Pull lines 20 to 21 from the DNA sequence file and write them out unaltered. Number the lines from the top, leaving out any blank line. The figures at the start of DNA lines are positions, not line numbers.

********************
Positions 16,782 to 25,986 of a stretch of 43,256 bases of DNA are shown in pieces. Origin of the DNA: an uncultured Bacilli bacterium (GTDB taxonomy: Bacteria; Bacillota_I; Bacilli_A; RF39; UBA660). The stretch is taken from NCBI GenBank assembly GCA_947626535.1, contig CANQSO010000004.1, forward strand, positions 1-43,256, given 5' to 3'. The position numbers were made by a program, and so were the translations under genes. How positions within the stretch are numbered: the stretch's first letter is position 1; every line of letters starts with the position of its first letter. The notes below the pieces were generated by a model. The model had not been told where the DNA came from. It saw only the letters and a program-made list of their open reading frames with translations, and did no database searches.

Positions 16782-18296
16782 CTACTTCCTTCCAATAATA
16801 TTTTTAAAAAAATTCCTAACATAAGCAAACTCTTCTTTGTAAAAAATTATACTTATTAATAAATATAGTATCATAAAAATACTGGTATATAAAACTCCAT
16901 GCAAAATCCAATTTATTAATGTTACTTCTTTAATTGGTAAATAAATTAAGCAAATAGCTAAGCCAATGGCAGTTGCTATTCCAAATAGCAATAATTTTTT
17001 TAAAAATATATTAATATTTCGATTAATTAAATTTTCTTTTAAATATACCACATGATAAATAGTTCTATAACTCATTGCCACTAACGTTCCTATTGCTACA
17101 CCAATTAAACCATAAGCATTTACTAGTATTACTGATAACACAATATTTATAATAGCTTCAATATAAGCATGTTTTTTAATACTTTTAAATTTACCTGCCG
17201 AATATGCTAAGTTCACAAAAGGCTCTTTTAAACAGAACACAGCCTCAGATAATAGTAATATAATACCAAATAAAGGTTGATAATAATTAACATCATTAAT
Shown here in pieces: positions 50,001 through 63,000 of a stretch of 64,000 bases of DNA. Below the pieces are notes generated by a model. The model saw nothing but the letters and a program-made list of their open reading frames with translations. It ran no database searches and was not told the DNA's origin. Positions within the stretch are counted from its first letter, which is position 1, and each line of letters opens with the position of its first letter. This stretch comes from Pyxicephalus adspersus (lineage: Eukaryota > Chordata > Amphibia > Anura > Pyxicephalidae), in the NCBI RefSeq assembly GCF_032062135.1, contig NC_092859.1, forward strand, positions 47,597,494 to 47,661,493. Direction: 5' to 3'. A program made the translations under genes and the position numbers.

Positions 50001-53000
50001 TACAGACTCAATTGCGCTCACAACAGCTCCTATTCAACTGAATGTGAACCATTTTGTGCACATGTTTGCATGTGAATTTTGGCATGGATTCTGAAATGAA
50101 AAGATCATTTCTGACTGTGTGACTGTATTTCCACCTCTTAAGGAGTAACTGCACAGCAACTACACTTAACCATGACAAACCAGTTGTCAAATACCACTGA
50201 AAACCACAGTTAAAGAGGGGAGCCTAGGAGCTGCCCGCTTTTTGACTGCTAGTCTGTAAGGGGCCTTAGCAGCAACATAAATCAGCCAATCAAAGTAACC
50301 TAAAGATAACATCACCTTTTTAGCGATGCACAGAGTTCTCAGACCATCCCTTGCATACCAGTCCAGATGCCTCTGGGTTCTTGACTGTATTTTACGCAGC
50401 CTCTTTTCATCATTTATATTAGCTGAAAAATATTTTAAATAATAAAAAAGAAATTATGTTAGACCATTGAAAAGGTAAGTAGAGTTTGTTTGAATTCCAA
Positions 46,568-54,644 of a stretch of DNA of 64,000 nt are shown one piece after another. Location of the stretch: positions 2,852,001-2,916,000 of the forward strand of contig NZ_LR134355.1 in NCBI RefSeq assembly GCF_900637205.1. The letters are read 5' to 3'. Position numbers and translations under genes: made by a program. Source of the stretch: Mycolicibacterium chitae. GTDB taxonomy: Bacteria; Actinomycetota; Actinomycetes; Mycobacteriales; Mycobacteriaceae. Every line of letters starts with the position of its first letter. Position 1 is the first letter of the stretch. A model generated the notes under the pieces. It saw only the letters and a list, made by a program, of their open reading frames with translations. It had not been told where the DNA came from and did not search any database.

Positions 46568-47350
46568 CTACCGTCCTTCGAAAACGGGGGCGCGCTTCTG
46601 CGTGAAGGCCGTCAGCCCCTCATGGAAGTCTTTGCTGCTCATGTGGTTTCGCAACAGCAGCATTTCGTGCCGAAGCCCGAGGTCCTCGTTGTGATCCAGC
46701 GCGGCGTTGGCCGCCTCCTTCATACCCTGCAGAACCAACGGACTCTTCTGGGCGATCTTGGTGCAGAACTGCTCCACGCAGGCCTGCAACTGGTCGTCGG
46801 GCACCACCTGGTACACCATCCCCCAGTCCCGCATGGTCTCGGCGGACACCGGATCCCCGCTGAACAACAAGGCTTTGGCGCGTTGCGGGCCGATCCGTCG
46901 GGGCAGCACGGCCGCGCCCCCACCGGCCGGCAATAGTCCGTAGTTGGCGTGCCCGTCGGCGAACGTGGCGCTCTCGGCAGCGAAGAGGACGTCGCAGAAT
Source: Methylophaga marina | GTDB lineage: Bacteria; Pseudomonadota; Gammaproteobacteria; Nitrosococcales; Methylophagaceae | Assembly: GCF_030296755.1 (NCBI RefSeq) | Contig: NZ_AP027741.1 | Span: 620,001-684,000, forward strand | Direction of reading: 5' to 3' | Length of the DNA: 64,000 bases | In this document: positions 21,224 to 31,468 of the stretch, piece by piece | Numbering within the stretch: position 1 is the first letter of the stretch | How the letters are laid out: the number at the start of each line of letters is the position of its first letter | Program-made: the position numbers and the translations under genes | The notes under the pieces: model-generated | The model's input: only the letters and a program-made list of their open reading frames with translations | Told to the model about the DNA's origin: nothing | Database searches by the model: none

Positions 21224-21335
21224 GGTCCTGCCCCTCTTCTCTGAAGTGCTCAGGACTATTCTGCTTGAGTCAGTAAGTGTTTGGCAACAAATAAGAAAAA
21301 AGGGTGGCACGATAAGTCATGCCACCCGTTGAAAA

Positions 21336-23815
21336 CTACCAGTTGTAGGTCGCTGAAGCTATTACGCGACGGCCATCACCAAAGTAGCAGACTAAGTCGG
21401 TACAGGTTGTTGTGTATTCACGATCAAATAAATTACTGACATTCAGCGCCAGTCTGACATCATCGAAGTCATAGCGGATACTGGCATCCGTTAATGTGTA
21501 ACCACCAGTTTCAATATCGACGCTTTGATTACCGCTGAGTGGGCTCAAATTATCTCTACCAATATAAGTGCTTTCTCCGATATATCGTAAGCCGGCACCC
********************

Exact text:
46701 GCGGCGTTGGCCGCCTCCTTCATACCCTGCAGAACCAACGGACTCTTCTGGGCGATCTTGGTGCAGAACTGCTCCACGCAGGCCTGCAACTGGTCGTCGG
46801 GCACCACCTGGTACACCATCCCCCAGTCCCGCATGGTCTCGGCGGACACCGGATCCCCGCTGAACAACAAGGCTTTGGCGCGTTGCGGGCCGATCCGTCG